Professor emphasizes practical estate planning

By Kelcee Griffis and Shannon Kaestle

McCouch, who joined the UF Law faculty full time in fall 2013 as the Gerald Sohn Professor of Law, teaches estates and trusts; taxation of gratuitous transfers; and estate planning. Although McCouch knows that these subjects can often instill “fear, anxiety, and misgiving,” he thinks everyone should know something about them. McCouch_Grayson

McCouch acknowledges that executing a will, trust, or power of attorney can be daunting. That’s why he urges students to take the subject seriously. Even if they do not end up specializing in estate planning, knowing the basics can help them plan their own affairs and avoid unwelcome surprises, he said.

Before coming to UF, McCouch taught at the University of Miami School of Law and the University of San Diego School of Law. Estate planning is an especially practical field in Florida.

“If you look at the amount of wealth, the legal and professional climate, and the demographics of the state,” he said, “it’s pretty clear that estate planning is an essential part of any lawyer’s basic education — particularly for students at UF.”

He said the real-world applications for his subject areas offer a wide range of career opportunities for law grads. His estates and trusts class is the foundation for more advanced courses dealing with specialized aspects of fiduciary administration, future interests and taxation.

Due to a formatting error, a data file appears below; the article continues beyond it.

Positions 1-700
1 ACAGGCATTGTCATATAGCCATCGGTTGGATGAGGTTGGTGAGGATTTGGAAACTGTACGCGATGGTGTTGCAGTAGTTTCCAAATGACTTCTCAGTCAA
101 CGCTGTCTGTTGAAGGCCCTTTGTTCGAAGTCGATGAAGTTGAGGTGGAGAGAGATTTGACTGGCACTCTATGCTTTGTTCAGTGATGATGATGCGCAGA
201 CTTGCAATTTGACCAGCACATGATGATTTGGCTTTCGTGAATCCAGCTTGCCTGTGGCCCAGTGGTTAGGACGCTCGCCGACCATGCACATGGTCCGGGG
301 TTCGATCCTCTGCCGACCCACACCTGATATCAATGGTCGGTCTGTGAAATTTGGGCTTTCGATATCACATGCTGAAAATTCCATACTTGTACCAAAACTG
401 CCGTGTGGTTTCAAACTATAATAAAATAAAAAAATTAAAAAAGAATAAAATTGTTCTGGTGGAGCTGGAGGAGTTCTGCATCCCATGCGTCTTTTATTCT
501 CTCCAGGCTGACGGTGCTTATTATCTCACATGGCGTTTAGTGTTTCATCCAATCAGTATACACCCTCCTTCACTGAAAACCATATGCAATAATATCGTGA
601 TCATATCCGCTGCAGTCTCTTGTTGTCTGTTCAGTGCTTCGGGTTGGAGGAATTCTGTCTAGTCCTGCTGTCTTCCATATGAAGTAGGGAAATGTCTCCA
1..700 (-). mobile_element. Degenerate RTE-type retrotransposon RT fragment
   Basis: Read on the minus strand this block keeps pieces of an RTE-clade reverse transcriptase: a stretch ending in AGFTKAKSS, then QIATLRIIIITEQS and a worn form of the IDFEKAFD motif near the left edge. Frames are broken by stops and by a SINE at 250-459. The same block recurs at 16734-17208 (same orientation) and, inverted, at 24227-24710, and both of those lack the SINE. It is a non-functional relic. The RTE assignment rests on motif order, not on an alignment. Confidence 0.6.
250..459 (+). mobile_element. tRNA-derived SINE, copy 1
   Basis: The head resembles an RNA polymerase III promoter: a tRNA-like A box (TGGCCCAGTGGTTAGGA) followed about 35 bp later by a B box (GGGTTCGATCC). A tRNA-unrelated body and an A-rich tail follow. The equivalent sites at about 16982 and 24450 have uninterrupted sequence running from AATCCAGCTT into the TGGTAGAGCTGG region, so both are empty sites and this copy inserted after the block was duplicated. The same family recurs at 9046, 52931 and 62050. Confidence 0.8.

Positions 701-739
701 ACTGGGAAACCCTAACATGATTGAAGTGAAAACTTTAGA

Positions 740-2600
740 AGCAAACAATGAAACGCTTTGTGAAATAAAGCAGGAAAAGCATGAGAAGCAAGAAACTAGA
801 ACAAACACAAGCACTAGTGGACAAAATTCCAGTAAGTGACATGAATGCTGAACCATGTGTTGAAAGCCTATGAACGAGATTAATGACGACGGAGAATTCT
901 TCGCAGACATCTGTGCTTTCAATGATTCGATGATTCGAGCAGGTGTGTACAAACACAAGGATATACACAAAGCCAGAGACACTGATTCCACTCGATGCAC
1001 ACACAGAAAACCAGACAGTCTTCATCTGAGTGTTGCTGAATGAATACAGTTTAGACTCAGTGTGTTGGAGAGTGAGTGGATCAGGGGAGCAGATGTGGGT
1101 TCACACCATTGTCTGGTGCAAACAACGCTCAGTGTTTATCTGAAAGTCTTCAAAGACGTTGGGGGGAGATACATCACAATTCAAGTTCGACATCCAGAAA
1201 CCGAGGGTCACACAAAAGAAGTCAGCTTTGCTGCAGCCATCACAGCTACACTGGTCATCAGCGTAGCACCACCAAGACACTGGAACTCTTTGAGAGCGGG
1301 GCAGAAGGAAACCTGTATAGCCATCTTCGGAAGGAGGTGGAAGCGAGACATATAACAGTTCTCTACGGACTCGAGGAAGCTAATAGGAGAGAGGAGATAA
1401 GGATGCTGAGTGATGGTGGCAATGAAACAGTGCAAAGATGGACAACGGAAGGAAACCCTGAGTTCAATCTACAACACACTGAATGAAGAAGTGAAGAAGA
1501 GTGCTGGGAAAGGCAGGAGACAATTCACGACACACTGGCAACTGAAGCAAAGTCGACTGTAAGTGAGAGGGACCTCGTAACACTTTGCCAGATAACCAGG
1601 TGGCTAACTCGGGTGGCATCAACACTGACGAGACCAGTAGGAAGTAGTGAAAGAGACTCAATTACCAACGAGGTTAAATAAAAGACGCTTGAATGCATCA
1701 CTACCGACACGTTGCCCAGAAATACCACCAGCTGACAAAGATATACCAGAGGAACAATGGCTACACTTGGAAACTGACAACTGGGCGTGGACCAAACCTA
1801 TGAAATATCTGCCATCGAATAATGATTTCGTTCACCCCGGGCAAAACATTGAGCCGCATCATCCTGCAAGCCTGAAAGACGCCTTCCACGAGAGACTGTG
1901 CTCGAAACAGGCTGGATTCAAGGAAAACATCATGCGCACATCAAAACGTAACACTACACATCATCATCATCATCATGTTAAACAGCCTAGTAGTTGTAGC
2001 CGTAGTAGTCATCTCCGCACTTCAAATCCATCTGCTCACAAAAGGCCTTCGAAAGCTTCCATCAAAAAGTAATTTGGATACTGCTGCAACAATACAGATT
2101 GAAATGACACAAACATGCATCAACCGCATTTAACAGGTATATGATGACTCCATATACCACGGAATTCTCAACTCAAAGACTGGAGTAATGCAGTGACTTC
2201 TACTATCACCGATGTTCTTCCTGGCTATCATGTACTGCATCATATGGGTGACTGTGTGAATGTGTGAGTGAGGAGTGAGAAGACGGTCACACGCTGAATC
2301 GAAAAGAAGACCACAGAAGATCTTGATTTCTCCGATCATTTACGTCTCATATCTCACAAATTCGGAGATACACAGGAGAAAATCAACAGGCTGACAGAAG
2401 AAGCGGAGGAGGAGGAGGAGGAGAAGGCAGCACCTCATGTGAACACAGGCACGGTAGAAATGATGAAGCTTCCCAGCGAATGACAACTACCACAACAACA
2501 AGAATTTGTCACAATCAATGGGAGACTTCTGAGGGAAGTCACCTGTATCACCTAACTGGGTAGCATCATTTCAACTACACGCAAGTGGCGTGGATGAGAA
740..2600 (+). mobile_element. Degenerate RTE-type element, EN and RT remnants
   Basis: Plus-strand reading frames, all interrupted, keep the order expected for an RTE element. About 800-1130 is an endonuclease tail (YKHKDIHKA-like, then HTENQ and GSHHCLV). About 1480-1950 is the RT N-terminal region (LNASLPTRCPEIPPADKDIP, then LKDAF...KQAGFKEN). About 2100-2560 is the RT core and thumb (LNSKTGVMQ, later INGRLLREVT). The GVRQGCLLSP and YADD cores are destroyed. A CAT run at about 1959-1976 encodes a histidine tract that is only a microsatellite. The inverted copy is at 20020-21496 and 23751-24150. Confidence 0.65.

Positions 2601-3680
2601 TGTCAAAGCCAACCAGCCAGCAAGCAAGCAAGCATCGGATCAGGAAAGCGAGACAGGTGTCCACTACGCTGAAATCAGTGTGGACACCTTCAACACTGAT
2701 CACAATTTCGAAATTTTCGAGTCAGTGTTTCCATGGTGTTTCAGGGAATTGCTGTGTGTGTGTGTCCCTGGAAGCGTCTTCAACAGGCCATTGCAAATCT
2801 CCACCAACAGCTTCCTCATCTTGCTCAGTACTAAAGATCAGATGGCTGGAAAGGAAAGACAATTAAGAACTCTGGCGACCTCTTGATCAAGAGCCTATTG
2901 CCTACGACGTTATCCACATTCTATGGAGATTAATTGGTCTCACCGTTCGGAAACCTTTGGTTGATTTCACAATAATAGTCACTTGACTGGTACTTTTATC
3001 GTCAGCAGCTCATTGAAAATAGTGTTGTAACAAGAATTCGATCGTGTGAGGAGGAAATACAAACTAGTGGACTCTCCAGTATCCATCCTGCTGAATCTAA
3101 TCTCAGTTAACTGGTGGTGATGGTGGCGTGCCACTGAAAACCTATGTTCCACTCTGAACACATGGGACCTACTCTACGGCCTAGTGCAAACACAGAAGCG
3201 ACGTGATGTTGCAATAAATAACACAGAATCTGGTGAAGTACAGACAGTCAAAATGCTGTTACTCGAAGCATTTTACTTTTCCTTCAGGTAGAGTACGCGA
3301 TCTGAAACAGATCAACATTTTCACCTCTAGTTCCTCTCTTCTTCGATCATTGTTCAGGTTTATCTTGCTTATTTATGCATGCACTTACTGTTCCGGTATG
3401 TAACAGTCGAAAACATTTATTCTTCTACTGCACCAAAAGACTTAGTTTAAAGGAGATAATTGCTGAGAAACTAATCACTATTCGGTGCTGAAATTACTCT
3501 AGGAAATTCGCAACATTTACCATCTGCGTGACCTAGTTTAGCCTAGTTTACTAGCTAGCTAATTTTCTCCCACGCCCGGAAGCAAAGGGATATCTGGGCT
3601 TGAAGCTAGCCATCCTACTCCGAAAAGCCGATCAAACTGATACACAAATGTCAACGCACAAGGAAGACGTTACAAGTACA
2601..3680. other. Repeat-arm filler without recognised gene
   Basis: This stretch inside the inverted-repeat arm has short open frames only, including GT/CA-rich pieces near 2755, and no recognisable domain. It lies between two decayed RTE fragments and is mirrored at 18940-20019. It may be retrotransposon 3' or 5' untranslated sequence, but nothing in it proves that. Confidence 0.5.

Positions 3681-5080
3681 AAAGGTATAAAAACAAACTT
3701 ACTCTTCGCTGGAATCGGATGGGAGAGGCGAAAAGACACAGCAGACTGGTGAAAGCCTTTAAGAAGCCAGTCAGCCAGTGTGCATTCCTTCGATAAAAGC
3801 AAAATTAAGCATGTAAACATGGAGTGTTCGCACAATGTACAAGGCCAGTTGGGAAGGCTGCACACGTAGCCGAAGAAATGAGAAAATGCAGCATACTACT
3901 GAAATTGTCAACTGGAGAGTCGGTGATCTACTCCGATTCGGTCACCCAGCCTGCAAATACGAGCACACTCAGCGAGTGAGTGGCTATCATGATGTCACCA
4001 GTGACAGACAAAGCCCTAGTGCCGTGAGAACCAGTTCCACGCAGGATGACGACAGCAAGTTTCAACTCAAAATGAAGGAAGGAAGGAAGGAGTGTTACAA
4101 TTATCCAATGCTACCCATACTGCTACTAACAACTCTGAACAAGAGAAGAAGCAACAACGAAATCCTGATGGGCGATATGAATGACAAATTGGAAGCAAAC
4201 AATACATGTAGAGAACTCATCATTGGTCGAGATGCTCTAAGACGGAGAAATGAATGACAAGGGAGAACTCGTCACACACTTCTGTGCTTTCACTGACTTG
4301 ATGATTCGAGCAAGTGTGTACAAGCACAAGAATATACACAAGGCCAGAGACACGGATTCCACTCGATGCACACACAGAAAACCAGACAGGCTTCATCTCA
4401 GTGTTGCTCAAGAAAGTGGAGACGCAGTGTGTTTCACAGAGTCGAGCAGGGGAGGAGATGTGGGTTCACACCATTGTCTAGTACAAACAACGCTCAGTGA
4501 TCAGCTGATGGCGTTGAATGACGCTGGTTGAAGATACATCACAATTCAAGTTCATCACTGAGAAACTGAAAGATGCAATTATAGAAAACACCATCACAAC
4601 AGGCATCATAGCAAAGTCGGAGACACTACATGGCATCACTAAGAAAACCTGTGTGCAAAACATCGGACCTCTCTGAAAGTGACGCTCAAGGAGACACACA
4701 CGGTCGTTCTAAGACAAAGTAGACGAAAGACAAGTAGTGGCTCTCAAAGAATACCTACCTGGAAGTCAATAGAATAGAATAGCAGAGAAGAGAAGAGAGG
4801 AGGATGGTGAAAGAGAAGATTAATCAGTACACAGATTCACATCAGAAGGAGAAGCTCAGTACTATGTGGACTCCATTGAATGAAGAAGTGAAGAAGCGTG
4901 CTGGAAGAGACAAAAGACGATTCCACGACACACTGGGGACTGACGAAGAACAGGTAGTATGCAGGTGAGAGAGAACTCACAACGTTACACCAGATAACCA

“That’s why I like teaching in these areas,” he said. “I think a lot of students come out with something they will be able to use.”

McCouch became interested in estate planning as a law student and then specialized in the area for several years in practice with a firm in Boston. “The law firm experience was invaluable. I learned a great deal not only about planning and drafting documents but also about client relations and professional responsibility.”

Lee-Ford Tritt, director of UF Law’s Camp Center for Estate Planning, said McCouch brings a high level of scholarship and a personable nature to the college.

“He’s a proven commodity who fits perfectly into our premier tax program while adding to our already outstanding estate planning curriculum,” he said. “And I’m personally lucky to have another friendly colleague with whom to discuss pedagogical and scholarly issues. I couldn’t be happier to have Professor McCouch right down the hall from me.”

The feeling of collegiality is mutual. McCouch, who noted how much he enjoys his UF faculty colleagues, said he was drawn to UF Law because of its dynamic and stimulating atmosphere.

“It’s a very exciting place, with a diverse and talented faculty and first-rate students,” he said.